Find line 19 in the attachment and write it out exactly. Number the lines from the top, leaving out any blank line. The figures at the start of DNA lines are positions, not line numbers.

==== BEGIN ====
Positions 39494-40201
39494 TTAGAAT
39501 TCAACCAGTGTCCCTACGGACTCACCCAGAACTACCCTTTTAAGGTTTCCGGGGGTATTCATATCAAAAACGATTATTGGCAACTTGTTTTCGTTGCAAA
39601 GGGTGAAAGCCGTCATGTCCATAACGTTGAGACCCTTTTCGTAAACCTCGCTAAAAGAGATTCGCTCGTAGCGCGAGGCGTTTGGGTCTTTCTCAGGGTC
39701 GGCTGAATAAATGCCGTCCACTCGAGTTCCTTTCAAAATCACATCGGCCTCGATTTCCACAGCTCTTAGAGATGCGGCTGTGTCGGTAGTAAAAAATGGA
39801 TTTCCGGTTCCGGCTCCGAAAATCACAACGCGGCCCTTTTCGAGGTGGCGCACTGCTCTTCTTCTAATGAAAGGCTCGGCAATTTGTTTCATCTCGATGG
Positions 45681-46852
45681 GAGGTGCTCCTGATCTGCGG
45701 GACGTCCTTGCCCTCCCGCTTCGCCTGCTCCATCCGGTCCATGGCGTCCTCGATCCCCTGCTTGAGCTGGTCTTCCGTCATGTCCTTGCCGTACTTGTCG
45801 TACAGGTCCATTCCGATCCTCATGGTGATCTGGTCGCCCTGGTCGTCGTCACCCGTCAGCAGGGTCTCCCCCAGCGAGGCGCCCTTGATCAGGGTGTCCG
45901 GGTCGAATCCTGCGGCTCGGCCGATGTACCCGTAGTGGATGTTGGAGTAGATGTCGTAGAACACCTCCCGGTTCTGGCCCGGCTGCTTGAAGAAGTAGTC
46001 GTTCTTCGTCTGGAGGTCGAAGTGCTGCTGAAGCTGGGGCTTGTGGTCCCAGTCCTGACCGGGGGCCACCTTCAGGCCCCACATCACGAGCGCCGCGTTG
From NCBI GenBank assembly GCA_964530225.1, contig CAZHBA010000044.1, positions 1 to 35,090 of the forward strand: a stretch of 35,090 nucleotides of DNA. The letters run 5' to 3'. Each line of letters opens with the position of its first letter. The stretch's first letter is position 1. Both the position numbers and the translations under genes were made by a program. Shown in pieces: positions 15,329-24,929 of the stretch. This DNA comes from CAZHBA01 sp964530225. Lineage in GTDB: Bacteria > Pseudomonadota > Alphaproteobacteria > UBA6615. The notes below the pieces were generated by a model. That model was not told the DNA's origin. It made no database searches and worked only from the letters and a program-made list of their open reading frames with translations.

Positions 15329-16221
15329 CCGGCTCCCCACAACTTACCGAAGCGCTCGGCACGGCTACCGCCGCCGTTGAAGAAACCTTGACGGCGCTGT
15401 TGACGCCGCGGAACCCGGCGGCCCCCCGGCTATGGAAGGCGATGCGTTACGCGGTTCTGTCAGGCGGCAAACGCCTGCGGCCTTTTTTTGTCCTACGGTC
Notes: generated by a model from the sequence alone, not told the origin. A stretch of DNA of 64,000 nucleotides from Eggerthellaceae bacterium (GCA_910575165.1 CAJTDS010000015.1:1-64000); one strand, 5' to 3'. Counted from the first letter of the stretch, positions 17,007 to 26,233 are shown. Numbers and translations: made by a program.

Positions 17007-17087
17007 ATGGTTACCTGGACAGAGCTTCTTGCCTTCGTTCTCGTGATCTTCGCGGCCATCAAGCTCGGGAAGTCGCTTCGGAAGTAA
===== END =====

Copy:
17007 ATGGTTACCTGGACAGAGCTTCTTGCCTTCGTTCTCGTGATCTTCGCGGCCATCAAGCTCGGGAAGTCGCTTCGGAAGTAA